Thabane, Mahao issue unity plea

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Pascalinah Kabi

ALL Basotho Convention (ABC) leader Thomas Thabane and his deputy, Professor Nqosa Mahao, preached the message of unity and reconciliation when they attended an ABC rally together for the first time since their struggle for control of the ruling party began in January 2019.

The two had been at loggerheads after Dr Thabane rejected Prof Mahao’s candidature and subsequent election to the deputy leader’s post at the ABC’s February 2019 elective conference. They only announced that they had buried the hatchet and would henceforth work together for the strengthening of the party in January this year.

On Sunday the two appeared together at a rally which was perhaps fittingly held in Dr Thabane’s Ha-Abia constituency. The only blight to the occasion was the brief argument between Dr Thabane’s bodyguards and those of Prof Mahao. Dr Thabane’s security team, which was drawn from the army, demanded the withdrawal of Prof Mahao’s six-member security team, saying the army was in charge of all security at the venue.

In his brief address, Dr Thabane expressed his happiness that the party had reunited after over a year of infighting.

“Like I have said it before, the ABC is not my personal property nor does it belong to the national executive committee (NEC),” said Dr Thabane to loud cheers from thousands of party supporters.

“The ABC belongs to ordinary members at the grassroots. I therefore instruct the NEC to immediately come up with a concrete plan to unite the ABC. Basotho voted the ABC in power as a solution to Lesotho’s troubles which include high unemployment, hunger and poverty…Let’s all put Basotho and Lesotho ahead of everything that we do.”

Dr Thabane’s address was preceded by that of Prof Mahao who received a rapturous welcome from the party faithful.

There were louder cheers when he told the crowd that the party had reunited and that he had only come to the podium to usher Dr Thabane to address them.

He expressed concern over reports that there were ABC members who had refused to renew their membership due to the infighting which had rocked the party. He urged them to work with their constituency committees and renew their membership.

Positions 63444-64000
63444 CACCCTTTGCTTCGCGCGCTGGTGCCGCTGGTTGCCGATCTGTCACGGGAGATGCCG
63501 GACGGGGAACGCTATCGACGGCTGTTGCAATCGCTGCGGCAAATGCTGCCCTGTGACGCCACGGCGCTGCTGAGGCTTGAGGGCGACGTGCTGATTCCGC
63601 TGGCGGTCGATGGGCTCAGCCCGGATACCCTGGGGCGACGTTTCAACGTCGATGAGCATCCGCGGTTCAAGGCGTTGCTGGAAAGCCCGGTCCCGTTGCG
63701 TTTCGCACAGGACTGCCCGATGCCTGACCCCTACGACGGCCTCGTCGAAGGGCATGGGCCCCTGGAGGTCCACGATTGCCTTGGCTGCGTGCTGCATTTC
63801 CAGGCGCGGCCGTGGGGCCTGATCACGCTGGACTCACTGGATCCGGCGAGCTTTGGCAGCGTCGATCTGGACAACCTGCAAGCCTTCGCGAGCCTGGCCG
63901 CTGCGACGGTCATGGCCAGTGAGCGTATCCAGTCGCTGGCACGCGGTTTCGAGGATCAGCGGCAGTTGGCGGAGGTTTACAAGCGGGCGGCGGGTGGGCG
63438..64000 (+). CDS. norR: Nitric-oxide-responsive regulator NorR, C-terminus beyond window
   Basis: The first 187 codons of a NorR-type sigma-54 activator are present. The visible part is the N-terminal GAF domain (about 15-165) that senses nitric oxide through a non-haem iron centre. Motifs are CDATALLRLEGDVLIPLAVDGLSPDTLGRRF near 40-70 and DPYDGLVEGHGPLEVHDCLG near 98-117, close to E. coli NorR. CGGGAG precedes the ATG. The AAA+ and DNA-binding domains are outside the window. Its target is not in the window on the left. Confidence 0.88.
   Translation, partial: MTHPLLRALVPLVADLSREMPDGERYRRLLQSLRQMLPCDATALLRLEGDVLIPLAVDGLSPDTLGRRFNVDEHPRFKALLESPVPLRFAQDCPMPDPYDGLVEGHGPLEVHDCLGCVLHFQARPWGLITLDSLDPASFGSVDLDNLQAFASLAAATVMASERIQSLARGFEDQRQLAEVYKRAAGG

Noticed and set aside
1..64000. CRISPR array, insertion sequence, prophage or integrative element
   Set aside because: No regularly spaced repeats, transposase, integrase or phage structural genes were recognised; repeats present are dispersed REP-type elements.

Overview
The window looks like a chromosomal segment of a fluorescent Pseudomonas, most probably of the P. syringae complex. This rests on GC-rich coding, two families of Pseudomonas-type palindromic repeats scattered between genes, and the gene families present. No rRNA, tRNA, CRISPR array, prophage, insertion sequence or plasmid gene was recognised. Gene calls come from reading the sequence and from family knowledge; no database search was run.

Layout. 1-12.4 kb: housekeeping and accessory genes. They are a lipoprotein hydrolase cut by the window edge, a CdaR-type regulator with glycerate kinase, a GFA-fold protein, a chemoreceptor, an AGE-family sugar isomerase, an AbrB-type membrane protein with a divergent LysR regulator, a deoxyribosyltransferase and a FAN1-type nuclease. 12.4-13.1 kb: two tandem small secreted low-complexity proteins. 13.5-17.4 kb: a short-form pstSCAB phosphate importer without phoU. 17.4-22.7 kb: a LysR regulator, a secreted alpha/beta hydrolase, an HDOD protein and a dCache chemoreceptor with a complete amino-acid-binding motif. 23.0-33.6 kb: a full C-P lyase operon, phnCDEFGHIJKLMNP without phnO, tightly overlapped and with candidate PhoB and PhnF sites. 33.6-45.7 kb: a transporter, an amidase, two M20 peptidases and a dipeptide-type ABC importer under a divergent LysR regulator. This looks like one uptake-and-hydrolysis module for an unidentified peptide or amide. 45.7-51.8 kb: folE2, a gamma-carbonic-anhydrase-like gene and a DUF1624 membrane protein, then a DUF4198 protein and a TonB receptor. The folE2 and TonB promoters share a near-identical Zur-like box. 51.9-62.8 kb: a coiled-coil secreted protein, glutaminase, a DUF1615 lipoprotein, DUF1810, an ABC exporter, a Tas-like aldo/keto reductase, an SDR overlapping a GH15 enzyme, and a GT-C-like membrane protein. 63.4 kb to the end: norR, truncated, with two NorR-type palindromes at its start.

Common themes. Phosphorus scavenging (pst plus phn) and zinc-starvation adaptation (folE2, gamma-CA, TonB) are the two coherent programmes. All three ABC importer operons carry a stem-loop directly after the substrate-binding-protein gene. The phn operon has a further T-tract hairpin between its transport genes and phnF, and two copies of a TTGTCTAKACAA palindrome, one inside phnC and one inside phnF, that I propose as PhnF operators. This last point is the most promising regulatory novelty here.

He said the NEC would this week issue a circular informing all members of planned NEC visits to different districts and party provinces outside the country to preach the message of reconciliation and unity.

“Lastly, do you see that this party still enjoys huge following? None of the small parties failed to take advantage of our infighting over the past twelve months. Today marks the beginning of the 2022 election campaign,” Prof Mahao said, adding that party members should recruit more people to ensure the ABC triumphed in the 2022 polls.

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The “re-unification” rally however, got off to the worst possible start as Dr Thabane’s bodyguards demanded the withdrawal of Prof Mahao’s security, saying protocol had not been followed prior to Prof Mahao’s speech at the rally.

Barely two minutes after Prof Mahao took to the podium to welcome and ask Dr Thabane to address the rally, ABC chairperson Samuel Rapapa approached Prof Mahao and whispered in his ear.

Prof Mahao’s six bodyguards, mostly dressed in black, had already strategically stationed themselves around the podium where he was standing.

A song was played at Mr Rapapa’s insistence as he left the podium together with Prof Mahao.

The ABC deputy leader eventually returned to the podium this time without his bodyguards after a brief meeting with Mr Rapapa, his security team and that of Dr Thabane at the tent for important dignitaries.

“It was just about protocol issues that were not well arranged ahead but they have been resolved,” Prof Mahao said immediately after returning to the podium.

In a subsequent interview with the Lesotho Times, army spokesperson Lieutenant Kelebone Mothibi suggested that there was nothing amiss with the withdrawal of Prof Mahao’s bodyguards. He said the army took over the security arrangements whenever they attended events in Lesotho.

“It is a norm for army officers to take over the security of any place they arrive at and that of everyone in that particular place. They take over security in its entirety,” Lieutenant Mothibi said.

He said the soldiers guarding Dr Thabane approached those in charge of Prof Mahao’s security to alert them that they were now in control of security of that place. He said the matter was discussed and resolved in a peaceful manner.

“A solution was arrived at amicably and only one person who was holding an umbrella for Ntate Mahao was allowed to stand next to him (Mahao),” Lieutenant Mothibi said.

However, ABC spokesperson Montoeli Masoetsa said that Prof Mahao should have been allowed to retain his own security team because the army had come to protect Dr Thabane not him.

“Prof Mahao has always been a target and he needed to be protected. But the soldiers were there to protect Thabane, not Mahao,” Mr Masoetsa said, adding, “that was the bone of contention (with the army personnel)”.

He did not say who was targeting Prof Mahao. At the height of the infighting, Prof Mahao and his NEC allies said they had been warned of their party rivals’ plots to kill them.

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